In This Section
April 23, 2021
By Kevin Bommer, CML executive director, and Meghan Dollar, CML legislative advocacy manager
The Colorado General Assembly will take up sweeping legislation soon that seeks to mandate collective bargaining rights on local governments, higher education, and other public employers. Preliminary discussions with proponents and sponsors confirm the intent to confer rights on all employees and set for all employers every aspect of collective bargaining in state statute.
The League has consistently and firmly held that employment decisions should be made by local citizens and their elected representatives and has opposed legislation in the past that either mandated or prohibited collective bargaining. Fifteen municipalities have chosen collective bargaining and crafted the aspects of it appropriate to local conditions. A one-size-fits-all approach threatens existing agreements and would force them on those that do not have collective bargaining – even in municipalities whose voters have voted against it.
While the proponents disagree, the legislation may be unconstitutional as applied to home rule municipalities. Personnel practices and policies are specifically reserved to home rule municipalities in the state constitution. However, there is no such protection for statutory municipalities and other local governments. In 2009, Gov. Bill Ritter vetoed a nearly identical bill that would have applied only to firefighters. Ritter cited a need to respect home rule and local control and noted a pathway to collective bargaining already exists at the local level.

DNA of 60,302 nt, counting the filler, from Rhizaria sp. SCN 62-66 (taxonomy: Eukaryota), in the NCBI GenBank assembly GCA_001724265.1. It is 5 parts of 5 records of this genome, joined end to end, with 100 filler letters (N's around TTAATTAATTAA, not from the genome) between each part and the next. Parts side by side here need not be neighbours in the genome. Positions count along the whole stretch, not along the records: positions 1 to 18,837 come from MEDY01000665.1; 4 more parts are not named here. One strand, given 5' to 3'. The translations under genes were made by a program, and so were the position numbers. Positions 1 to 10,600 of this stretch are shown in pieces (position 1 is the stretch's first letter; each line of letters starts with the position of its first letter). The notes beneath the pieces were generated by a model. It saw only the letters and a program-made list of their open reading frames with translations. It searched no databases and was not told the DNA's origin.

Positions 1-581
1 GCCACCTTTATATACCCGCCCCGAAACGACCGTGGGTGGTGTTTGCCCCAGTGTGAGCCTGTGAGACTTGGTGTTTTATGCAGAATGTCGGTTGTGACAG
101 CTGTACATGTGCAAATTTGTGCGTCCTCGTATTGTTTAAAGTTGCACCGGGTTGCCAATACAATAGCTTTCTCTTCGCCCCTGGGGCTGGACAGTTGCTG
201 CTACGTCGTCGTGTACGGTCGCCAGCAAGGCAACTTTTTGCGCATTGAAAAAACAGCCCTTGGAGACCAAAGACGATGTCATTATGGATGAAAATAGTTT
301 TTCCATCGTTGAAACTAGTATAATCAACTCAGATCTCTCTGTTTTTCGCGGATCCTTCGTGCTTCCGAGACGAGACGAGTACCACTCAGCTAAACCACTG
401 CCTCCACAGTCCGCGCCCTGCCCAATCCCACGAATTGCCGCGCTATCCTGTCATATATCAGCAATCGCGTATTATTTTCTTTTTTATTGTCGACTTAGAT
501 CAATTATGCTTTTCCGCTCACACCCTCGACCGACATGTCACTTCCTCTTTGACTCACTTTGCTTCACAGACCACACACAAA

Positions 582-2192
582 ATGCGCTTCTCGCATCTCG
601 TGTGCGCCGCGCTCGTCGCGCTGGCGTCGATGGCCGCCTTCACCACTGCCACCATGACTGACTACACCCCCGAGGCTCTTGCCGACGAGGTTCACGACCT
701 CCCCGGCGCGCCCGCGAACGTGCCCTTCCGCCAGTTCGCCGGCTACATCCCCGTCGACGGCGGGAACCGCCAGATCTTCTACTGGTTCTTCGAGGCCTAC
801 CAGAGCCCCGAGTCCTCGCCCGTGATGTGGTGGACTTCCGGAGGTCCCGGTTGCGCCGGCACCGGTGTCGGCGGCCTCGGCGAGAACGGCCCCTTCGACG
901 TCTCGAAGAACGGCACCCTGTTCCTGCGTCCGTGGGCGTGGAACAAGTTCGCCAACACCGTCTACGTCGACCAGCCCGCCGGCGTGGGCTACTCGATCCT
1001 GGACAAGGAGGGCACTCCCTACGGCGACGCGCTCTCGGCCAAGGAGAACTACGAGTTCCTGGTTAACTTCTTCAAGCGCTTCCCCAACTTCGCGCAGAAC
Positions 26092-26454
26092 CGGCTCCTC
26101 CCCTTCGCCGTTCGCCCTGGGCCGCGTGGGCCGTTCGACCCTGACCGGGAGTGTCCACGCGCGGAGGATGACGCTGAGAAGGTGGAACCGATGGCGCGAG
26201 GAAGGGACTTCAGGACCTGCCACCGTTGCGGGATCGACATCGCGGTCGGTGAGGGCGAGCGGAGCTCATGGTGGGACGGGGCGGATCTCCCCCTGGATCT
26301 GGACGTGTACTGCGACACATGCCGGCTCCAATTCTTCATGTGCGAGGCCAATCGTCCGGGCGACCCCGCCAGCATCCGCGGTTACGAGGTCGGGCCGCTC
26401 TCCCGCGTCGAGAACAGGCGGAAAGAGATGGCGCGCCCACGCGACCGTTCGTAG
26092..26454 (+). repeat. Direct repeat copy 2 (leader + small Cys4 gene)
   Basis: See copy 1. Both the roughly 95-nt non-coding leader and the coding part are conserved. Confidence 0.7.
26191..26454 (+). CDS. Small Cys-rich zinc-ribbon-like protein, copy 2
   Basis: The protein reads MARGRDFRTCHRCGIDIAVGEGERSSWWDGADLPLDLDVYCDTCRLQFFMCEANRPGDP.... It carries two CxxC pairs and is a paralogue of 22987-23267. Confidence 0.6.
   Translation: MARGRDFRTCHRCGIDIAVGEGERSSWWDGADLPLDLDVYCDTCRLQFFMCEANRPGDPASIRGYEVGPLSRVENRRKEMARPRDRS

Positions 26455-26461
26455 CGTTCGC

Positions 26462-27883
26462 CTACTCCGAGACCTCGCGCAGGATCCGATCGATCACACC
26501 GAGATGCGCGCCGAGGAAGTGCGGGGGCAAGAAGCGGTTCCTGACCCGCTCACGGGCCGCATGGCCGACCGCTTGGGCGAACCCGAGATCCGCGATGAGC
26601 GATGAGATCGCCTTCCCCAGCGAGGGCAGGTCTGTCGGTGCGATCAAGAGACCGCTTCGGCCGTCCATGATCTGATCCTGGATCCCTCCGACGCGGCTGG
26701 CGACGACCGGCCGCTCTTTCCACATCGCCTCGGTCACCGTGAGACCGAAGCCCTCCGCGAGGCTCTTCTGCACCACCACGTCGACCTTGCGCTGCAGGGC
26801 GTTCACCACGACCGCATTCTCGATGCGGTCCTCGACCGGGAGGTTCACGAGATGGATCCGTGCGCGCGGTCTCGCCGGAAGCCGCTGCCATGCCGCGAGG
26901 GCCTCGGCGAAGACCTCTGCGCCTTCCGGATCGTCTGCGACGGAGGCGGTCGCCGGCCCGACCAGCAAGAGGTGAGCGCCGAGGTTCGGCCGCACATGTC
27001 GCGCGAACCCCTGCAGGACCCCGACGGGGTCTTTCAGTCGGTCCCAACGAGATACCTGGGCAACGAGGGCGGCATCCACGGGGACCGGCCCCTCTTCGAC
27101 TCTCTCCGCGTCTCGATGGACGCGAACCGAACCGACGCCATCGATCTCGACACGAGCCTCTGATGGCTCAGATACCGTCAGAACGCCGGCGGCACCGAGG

Finally, discussions with proponents reveal the intent for this legislation to supersede
SB13-025, which purported to establish most of these same provisions for firefighters but only after voter-approval requirements that then-Gov. John Hickenlooper insisted on to ensure local control. The process was fraught with problems, including numerous conflicts with existing initiatives and referenda requirements, and it has never been utilized at the municipal level. Instead, firefighters have gone directly to elected officials or voters, which is the pathway the existed before and since SB25 and exists for municipalities and other local governments.
CML will advocate keeping local control local and home rule at home. Once the legislation is introduced and comes up for consideration, CML will have extensive coverage of it in the CML Statehouse Report and CML Action Alerts, if necessary. You may sign up to receive the Statehouse Report at www.cml.org. For questions on this legislation, contact Kevin Bommer, executive director, at email@example.com or Meghan Dollar, legislative advocacy manager, at firstname.lastname@example.org.